The results of the 2012 International Engine of the Year Awards have been announced at Engine Expo in Stuttgart, Germany.
The global jury, consisting of some of the world's most respected and popular motoring journalists, voted Ford's excellent 999cc three-cylinder "EcoBoost" turbo engine, which is put to good effect in the Ford Focus, as the overall winner of the International Engine of the Year Award.
The Ford engine has wrestled the award from last year's similarly sub-1-litre winner, Fiat's two-cylinder "Twin Air" unit. It is clear the judges continue to be impressed by some of the industry's smallest engines, as Dean Slavnich, editor of Engine Technology International and co-chairman of the International Engine of the Year Awards, points out.
"This was a dominant win by the Ford engine and it is important to remember that the overall engine of the year award is not linked to engine capacity or any other criteria beyond the excellence of its engineering and the degree to which it delivers its capabilities in a vehicle and within the broader marketplace. That the small capacity engines continue to impress the most in overall terms, even against the larger, higher performance engines, says a great deal about how the automotive industry has developed in recent years."
The Ford engine managed to scoop the prestigious overall International Engine of the Year title as well as being the victorious engine in both the "Best New Engine" and the "Sub 1-litre" categories.
However, despite the Ford engine's excellent "green" credentials, it was GM's "Range Extender", the 1.4-litre internal combustion engine that sits within the 2012 European Car of the Year, the Chevrolet Volt, which proved to be victorious in the Green Segment.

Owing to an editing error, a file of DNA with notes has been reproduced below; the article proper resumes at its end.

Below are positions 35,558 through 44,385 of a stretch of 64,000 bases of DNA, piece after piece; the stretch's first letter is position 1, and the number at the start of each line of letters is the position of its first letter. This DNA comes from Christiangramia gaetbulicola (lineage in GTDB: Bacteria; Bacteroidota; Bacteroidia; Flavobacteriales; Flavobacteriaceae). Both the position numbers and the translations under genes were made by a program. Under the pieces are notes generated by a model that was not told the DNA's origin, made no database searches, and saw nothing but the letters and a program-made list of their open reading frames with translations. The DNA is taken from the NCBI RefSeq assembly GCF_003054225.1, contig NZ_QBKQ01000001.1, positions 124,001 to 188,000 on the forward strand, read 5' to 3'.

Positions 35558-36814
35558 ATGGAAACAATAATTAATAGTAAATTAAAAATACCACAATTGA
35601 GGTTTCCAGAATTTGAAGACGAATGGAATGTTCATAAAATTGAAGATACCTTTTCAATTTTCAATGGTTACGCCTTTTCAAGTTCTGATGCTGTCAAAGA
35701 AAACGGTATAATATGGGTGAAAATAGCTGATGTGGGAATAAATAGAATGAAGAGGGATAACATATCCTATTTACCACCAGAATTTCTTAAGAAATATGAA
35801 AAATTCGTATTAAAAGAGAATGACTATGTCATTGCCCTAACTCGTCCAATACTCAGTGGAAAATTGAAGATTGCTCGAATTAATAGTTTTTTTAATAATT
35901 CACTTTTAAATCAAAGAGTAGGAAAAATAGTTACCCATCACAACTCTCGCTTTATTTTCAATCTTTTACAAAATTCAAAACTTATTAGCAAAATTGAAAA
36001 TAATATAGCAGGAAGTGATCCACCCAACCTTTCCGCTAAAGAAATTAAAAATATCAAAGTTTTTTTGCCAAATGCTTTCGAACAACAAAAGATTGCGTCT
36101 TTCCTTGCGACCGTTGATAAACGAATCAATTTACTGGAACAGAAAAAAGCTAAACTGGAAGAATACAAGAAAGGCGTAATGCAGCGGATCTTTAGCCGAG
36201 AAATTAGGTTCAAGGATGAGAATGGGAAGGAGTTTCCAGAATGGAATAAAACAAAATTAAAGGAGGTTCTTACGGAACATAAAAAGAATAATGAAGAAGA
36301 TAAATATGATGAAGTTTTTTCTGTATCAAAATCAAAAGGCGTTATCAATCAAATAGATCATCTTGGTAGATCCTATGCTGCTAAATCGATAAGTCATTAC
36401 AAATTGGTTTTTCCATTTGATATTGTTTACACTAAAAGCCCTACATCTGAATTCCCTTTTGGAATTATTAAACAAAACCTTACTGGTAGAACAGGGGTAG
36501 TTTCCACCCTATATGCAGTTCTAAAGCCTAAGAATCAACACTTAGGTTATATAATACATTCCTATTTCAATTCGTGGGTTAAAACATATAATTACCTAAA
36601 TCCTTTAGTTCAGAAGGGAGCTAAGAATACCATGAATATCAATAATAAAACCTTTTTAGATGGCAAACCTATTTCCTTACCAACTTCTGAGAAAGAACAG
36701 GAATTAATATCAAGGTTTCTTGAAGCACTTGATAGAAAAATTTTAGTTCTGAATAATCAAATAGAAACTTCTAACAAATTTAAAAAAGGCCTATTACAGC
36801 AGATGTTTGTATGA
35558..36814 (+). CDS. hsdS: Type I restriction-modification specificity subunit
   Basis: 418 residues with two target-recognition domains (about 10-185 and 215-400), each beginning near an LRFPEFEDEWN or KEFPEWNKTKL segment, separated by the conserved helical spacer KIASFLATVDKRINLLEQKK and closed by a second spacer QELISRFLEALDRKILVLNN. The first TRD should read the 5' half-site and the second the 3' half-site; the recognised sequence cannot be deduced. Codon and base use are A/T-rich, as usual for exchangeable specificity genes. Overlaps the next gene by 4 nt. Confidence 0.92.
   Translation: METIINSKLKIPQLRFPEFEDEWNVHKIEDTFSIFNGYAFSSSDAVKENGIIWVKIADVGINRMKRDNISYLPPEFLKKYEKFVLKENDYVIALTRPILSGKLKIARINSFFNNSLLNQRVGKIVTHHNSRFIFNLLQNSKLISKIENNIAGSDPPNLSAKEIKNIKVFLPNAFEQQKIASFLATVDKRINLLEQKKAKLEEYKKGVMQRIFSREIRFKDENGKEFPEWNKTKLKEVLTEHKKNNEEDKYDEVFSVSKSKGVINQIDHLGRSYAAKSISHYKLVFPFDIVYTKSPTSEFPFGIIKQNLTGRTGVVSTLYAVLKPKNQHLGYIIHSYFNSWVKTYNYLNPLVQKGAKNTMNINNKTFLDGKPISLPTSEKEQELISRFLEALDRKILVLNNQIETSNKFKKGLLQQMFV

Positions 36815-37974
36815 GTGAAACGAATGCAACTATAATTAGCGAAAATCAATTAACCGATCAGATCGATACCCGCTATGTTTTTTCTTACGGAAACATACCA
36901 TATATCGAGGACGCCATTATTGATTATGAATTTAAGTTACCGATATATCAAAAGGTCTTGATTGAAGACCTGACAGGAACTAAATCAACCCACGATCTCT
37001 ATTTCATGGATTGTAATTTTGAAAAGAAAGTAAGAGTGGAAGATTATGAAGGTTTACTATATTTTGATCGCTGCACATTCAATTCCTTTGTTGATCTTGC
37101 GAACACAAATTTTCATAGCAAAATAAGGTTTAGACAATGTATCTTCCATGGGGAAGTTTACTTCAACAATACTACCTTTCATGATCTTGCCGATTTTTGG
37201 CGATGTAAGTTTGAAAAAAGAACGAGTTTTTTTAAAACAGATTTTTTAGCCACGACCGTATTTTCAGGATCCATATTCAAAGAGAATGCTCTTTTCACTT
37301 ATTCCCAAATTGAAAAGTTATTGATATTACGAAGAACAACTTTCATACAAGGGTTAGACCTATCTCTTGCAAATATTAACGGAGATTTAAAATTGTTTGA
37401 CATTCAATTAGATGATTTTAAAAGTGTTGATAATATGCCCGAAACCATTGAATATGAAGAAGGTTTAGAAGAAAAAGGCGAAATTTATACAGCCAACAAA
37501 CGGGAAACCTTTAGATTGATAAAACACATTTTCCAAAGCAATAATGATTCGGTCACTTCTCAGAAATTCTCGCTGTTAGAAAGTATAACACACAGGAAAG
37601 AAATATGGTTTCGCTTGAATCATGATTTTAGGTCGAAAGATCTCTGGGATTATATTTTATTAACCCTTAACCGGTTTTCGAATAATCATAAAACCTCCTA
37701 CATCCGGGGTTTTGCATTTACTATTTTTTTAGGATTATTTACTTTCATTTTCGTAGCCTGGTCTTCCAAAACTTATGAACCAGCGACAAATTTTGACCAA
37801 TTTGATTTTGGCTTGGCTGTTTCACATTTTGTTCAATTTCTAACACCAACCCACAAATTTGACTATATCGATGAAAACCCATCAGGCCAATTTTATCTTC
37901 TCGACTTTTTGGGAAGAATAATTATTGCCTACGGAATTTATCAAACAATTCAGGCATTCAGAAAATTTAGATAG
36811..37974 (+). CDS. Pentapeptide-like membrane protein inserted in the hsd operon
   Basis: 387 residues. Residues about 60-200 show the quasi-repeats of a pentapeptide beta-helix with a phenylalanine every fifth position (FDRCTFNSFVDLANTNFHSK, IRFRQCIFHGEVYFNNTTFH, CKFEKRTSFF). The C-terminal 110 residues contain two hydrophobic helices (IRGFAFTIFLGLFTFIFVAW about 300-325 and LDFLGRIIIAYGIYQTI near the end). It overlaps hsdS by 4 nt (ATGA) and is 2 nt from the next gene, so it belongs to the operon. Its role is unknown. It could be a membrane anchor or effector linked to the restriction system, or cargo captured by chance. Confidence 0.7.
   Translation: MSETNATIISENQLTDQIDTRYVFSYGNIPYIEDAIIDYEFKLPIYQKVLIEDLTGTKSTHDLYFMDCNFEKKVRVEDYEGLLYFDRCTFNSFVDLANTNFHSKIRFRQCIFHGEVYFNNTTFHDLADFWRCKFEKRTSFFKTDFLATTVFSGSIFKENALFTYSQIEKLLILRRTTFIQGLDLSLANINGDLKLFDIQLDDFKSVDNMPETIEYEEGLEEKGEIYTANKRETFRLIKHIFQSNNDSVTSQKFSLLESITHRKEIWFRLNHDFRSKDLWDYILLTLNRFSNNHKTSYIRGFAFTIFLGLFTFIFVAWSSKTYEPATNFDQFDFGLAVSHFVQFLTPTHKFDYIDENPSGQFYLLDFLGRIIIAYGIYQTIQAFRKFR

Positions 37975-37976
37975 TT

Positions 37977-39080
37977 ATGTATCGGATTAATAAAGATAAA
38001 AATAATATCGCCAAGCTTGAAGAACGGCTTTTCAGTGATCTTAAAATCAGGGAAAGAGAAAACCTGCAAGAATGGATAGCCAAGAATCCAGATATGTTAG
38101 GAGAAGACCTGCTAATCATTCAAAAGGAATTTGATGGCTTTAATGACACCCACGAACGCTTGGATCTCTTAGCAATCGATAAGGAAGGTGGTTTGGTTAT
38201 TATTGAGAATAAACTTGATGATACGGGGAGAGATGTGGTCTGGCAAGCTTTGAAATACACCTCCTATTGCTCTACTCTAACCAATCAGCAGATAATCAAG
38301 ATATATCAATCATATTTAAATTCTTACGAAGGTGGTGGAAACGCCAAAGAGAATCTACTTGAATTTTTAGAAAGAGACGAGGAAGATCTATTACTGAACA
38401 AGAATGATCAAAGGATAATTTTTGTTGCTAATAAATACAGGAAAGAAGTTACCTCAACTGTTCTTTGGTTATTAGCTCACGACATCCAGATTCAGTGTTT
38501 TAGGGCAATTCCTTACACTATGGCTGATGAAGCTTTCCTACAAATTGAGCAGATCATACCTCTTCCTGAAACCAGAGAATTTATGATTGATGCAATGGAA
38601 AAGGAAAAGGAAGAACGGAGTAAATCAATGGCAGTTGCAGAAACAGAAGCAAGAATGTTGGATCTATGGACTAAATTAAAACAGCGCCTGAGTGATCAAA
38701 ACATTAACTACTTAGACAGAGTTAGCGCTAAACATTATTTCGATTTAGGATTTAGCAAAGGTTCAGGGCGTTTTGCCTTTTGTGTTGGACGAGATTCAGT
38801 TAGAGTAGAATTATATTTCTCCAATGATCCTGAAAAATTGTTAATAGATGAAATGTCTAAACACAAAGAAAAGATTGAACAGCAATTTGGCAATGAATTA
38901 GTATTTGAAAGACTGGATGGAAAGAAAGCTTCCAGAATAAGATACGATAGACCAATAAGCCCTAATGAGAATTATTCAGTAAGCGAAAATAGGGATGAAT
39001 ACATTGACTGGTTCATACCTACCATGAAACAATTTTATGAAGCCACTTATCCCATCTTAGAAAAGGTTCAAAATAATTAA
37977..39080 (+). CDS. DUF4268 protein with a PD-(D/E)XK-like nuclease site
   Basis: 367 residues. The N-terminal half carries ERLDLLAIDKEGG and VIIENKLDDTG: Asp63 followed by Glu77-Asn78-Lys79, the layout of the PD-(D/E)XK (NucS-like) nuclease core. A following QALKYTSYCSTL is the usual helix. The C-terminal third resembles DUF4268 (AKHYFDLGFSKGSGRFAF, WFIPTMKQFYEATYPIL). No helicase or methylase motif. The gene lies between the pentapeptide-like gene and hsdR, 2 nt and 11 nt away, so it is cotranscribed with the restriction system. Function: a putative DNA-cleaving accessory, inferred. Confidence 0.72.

Graham Johnson, co-chairman of the Awards and Managing Director of UKIP Media & Events, the company that organises the Engine Expo and the Awards, commented: "Pure battery EVs have never been a real-world, viable alternative to the internal combustion engine due to their lack of range and poor cold-weather performance, but GM's range extender concept solves both issues and thus is a genuine blueprint for the future."
In the last of the non-capacity specific classes, Ferrari once again reigned victorious with its 570bhp, 4.5-litre V8 engine as featured in the 458 Italia. With its awesome performance and divine soundtrack, the engine scooped both "Best Performance Engine" and "Above 4-litre" category trophies for the second successive year.
As far as the remaining capacity award categories were concerned, German engineering was completely dominant. BMW bagged four category wins, including the "3-litre to 4-litre" category for its 4-litre V8 found in the M3; the "2.5-litre to 3-litre" category for its 3-liter bi-turbo six-cylinder engine, found in the 1 Series M coupe, 335is and Z4 35is; the "1.8-litre to 2-litre" category for its 2-litre twin turbo four-cylinder engine found across its range; and in the "1.4-litre to 1.8-litre" category for its 1.6-litre four-cylinder turbo engine co-developed with PSA Peugeot Citroën, which was the co-recipient of the same Award.
Not to be outdone, the VW/Audi group didn't leave the Awards ceremony empty-handed. Audi scooped the "2-litre to 2.5-litre" category for its 2.5-litre five-cylinder turbo engine found in the Audi TT RS and RS3 Sportback, while Volkswagen's much-admired 1.4-litre TSI Twincharger engine, once again defended its crown in the "1-litre to 1.4-litre" category.